This was the beginning of Israel's strange relationship with this Canaanite city.

Historically, Shechem was different to other Canaanite cities. Regular Canaanite cities were city states, i.e. they were ruled by a king. Canaan's topography effectively allowed each city to remain self-sufficient and independent from each other. Indeed, Yehoshua conquers 31 kings (see Yehoshua Ch.12) in a tiny country barely the size of New Jersey. Indeed at least eight distinct nations lived in this land. Interestingly enough, Israel was the first nation to unite the land into one country.

However, Shechem's status was different. It was not ruled by a king: "Chamor and his son Shechem came to the gate of their city, and they spoke to the people of their city, saying, 'These men are peaceful with us'" (ibid 20:21). Note how Shechem and his father Chamor, have to persuade the inhabitants of Shechem to accept the agreement they had made with Yaakov's sons. Shechem might have been a leader of Shechem but he did not have ultimate power.

Interestingly enough, Shechem does not appear in the list of cities that Yehoshua captured. In fact, no conquest of Shechem is ever noted. Yehoshua even took all the people to make a covenant there (Yehoshua 8:30-35), and yet he does not fight with it. Moreover, from the Sefer Shoftim, it is clear that the people of Shechem were Israelite citizens, even though they were not Israelites.

There, Gaal Ben Eved inadvertently causes an uprising against Avimelech, Gidon's son and Israel's leader, saying: "'Who is Avimelech, and who is Shechem, that we should serve him? is not he the son of Yerubbaal (Gidon)? … serve the men of Chamor the father of Shechem" (Shoftim 9:28). From this source it is clear that the inhabitants of Shechem were clearly descendents of Shechem's original inhabitants, and yet they were Israelite citizens.

How did this happen? It is unclear. I would like to suggest two possible explanations that are linked..

Firstly, we have already seen how Israel in Yaakov's day became the legal masters of Shechem. It is possible therefore, that Shechem already saw itself as loyal servants of Israel at the time of Yehoshua's conquest, and hence, there was no need to conquer it.

Secondly, I would like to suggest that the Shechemites were part of the Givon alliance, the people who tricked Israel into making a non-aggression pact: "The men of Israel said unto the Hivites…" (Yehoshua 9:7). The Givonites were Hivites. So was Shechem: "Shechem the son of Hamor, the Hivite, the prince of the land, saw her" (Bereshit 34:2).

Simon and Levi tricked Shechem and took advantage of them. The Hivites then turned the tables and tricked Israel by making a treaty with Yehoshua. These people then caused havoc in Israel during the period of the Judges.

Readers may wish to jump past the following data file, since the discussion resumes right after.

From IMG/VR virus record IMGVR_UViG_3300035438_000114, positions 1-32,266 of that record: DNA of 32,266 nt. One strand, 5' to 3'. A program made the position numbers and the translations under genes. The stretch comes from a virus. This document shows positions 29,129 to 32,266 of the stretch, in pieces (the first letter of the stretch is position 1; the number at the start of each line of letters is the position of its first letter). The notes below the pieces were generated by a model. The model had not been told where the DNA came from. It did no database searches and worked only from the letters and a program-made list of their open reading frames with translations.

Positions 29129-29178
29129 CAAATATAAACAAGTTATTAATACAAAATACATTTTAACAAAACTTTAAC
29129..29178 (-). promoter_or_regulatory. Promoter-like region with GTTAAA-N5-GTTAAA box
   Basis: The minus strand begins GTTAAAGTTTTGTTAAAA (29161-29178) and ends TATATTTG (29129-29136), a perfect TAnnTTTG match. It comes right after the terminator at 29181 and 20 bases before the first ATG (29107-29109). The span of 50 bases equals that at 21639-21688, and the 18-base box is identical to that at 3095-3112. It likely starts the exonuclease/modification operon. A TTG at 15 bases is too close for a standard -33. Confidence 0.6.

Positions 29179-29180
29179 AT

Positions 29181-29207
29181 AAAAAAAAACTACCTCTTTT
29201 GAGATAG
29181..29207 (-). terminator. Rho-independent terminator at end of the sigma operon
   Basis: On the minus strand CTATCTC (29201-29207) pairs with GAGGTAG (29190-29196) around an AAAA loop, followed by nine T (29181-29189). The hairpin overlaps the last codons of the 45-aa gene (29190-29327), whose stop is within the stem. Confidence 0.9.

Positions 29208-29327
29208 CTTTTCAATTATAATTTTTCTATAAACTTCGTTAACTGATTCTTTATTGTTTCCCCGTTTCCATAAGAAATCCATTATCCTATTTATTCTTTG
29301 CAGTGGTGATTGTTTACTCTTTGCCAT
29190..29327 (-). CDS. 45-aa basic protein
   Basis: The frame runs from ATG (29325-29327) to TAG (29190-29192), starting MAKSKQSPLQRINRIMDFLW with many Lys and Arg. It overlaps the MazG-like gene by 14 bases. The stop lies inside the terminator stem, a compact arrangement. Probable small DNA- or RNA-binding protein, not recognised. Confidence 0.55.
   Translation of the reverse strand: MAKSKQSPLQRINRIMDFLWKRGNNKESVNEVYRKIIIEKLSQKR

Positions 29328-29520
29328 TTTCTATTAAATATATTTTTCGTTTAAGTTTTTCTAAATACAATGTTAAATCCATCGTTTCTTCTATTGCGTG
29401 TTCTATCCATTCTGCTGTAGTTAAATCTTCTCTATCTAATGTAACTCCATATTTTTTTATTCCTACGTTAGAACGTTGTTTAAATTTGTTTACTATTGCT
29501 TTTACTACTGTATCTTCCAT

Perhaps the seeds to this incident were planted in this week's parsha.

Last year's Sedra Short on Parshat VaYishlah entitled: Reuven and Bilha" appears at

Another Sedra Short on Parshat VaYishlach entitled "Struggling with the Present", appears at:

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Wednesday, November 14, 2007

Parshat Vatezeh

Yaakov and Lavan's Working Relationship

When Lavan first met Yaakov, he embraced him, welcomed him into his house and declared: "Indeed, you are my bone and my flesh" (Bereshit 29:14), signifying a warm relationship.

However, it's very clear that Lavan often chose his words carefully, allowing them to be understood in a number of ways, so that he could take advantage of the situation. A prime example occurs after Yaakov has been with Lavan for a month. Lavan says:

הֲכִי אָחִי אַתָּה וַעֲבַדְתַּנִי חִנָּם הַגִּידָה לִּי מַה מַּשְׂכֻּרְתֶּךָ

There are two ways to translate and understand this passuk (ibid 15):

"Because you are my kinsman, should you work for me for free? Tell me what your wages shall be."

This translation implies that up until now Yaakov had been working for Lavan without pay. This put him on the level of a slave who does not get paid, but lives on the meals provided for him in return for his labor. Lavan seems to be saying to Yaakov that as he is family, he should be paid. Sounds good.

However, there is another way to understand the passuk:

"Are you my kinsman that you should work for me for free? Tell me what your wages shall be."

Slaves are not the only people that do not get paid a wage; the family members also do not get regular pay. They share a portion of the profits. Note that previously Yaakov had "stayed with him a full month" (ibid 14). Lavan, it appears, is therefore angry with Yaakov and is saying to him that he is not a clansman who does not have to pull his weight and yet share the profits. Lavan tells Yaakov that from now on he is a mere hired hand who must work hard to earn his keep.